Tell us a bit about yourself.
I’m a 68 year old cross-country cyclist and feel that my greatest accomplishment in life is my three inspiring, grown children. My work (fun) is authoring promotional performance video clips for the websites of entertainers. I grew up in a western suburb of St. Louis that was well protected from outside influences. As a result, I have always been too naive to be aware of limitations as to what can be accomplished. Des Moines, Iowa, has been my home since the 70s, a small-big city where the ‘living is easy’.
Last year you embarked on a four-month bicycling trip. Where did you bike and what were some of the most interesting/surprising experiences you had?
The most fun that I have ever had in my life was last year’s solo bicycle ride across America, from the Golden Gate Bridge in San Francisco to Times Square, New York City. It was the people met from all walks of life that were the backbone of the ride. Some were travelers like me, traversing the mountains, deserts, and flatlands, and fully awed by the vistas and enormous expanses of this beautiful country. You could recognize the others immediately by their huge smiles. Others were the like-minded hosts who offered me a shower and a place to pitch my tent, or even a comfy bed. They demonstrated that the generosity of strangers was nothing short of amazing.
Surprisingly, there were people who stopped their vehicles to give me drinks, one woman even waited in her pick-up on top of a steep grade (hours of pushing to the summit) to give me a packed lunch, and when I broke down in the desert, fifty miles from nowhere, it was only a matter of minutes before someone stopped to help.
One small town policeman in Nevada even gave me a cell to crash in while his wife supplied me with a hot supper. There was also the UPS guy willing to track me down on the highway to deliver a much needed package. “There is only one road, I figure it will be hard to miss you.”
And then there were the lasting friendships created through riding the roadways and trails for days and weeks together before separating to go our own ways. And everywhere I bumped into interesting people of all ages on their own quests, small or large, shaking hands hardily and laughing with abandon. …Traveling by car and staying in sterile motels on vacations, one misses every one of these stimulating people and experiences.
Together with your brother Bill, who is a filmmaker, you are creating a documentary film of your upcoming USA cross-country bicycle ride. What inspired you to embark on such a fascinating project?
After reaching the East coast and completing my ride, I stayed awhile in the New York City area with my brother Bill, the filmmaker. He works for all the networks and possesses large clients like FedEx, and has made documentaries all over the world, some under extreme conditions.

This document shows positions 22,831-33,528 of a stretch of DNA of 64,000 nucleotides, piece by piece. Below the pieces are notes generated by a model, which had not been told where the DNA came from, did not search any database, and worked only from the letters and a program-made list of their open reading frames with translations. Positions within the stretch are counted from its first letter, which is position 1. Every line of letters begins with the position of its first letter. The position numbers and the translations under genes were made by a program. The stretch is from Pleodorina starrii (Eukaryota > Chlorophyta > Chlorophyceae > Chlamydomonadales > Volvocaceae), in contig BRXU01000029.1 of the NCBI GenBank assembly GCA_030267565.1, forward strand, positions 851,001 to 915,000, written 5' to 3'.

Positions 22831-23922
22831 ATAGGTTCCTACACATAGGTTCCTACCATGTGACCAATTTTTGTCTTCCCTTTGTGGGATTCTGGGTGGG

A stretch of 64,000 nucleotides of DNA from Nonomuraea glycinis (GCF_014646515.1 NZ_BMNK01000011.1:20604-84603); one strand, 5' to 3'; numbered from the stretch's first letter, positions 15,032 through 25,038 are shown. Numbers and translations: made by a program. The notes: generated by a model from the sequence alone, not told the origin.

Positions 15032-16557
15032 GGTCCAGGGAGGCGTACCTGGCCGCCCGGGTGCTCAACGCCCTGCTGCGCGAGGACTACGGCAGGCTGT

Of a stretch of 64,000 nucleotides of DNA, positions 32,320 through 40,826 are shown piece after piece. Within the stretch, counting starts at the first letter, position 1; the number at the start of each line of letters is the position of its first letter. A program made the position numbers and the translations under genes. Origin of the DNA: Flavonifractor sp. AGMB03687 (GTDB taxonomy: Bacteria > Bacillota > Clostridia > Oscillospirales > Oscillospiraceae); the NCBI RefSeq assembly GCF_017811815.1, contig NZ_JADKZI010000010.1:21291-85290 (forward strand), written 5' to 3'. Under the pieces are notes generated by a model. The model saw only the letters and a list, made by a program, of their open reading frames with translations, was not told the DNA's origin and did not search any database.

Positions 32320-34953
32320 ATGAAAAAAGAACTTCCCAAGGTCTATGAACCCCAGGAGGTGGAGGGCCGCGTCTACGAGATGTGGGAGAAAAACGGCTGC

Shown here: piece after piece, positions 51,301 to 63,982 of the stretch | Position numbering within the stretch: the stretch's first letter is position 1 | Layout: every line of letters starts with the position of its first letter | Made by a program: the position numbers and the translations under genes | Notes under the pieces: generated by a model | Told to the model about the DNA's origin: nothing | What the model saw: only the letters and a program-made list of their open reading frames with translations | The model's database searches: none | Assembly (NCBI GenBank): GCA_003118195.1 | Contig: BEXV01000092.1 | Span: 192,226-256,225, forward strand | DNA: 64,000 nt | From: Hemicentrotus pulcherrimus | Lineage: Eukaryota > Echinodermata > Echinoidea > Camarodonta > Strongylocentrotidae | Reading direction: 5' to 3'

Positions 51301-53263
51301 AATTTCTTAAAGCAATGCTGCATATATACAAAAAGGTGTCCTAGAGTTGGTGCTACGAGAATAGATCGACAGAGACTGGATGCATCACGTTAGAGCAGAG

He was enthralled by my stories and the photo/video media from the journey, especially those concerning older folks like me having a great time. The idea for a movie sprung from the talk of my plans for this year. Being a North-to-South Atlantic Seaboard route, filming expenses would be greatly reduced and just might make it a feasible project.
What do you most hope to accomplish via your ride and documentary film?
Through this coming film, Bill and I would like to expose the 50+ crowd encountered along the way who are enhancing their lives through adventure, no matter what type of activity that may be. Groups up and down the eastern seaboard are supplying us with their creatures of interest, all in the hopes that through telling their stories, we might inspire others to push away from their computers or get up from their couches. Lack of activity is the worst enemy to good health.
Are you looking forward to meeting any Trippers along the way?
TRIPPERS and their cohorts are among the generous like-minded people that we yearn to meet along our route. Younger adventurers tend to be more focused on mileage per day and the end goal. They sometimes fail to realize that a host provides welcome social interaction and are indispensable for their local guidance in difficult situations. Campgrounds are okay, motels serve a purpose, but they both provide little positive benefit from just passing through a community. It’s the people one meets that leave the lasting impressions of an area.
How can members of our community support your project?
There are ways that the community of TRIPPERS can help us to complete our quest of an awe-inspiring film. Go to our Kickstarter Project page which provides more info and a much needed financial option. There are also things you can do from in front of your computer. Constantly moving, we have need of Researching Hosts who can help us as we make our way South. Needed items may be ways around closed tunnels or bridges, or finding ‘Trippers’ that will put up with me for an evening in the lower states, or maybe by providing some must-see locations, places to eat, and eccentrics that only locals know about. We’d hate to miss a thing!
Thanks Jack for the interview – we’re excited about your cross-country trip! Trippers, if you have tips for Jack or would like to meet up with him or host him on his inspiring adventure, connect with him via his Tripping profile or email us at: firstname.lastname@example.org.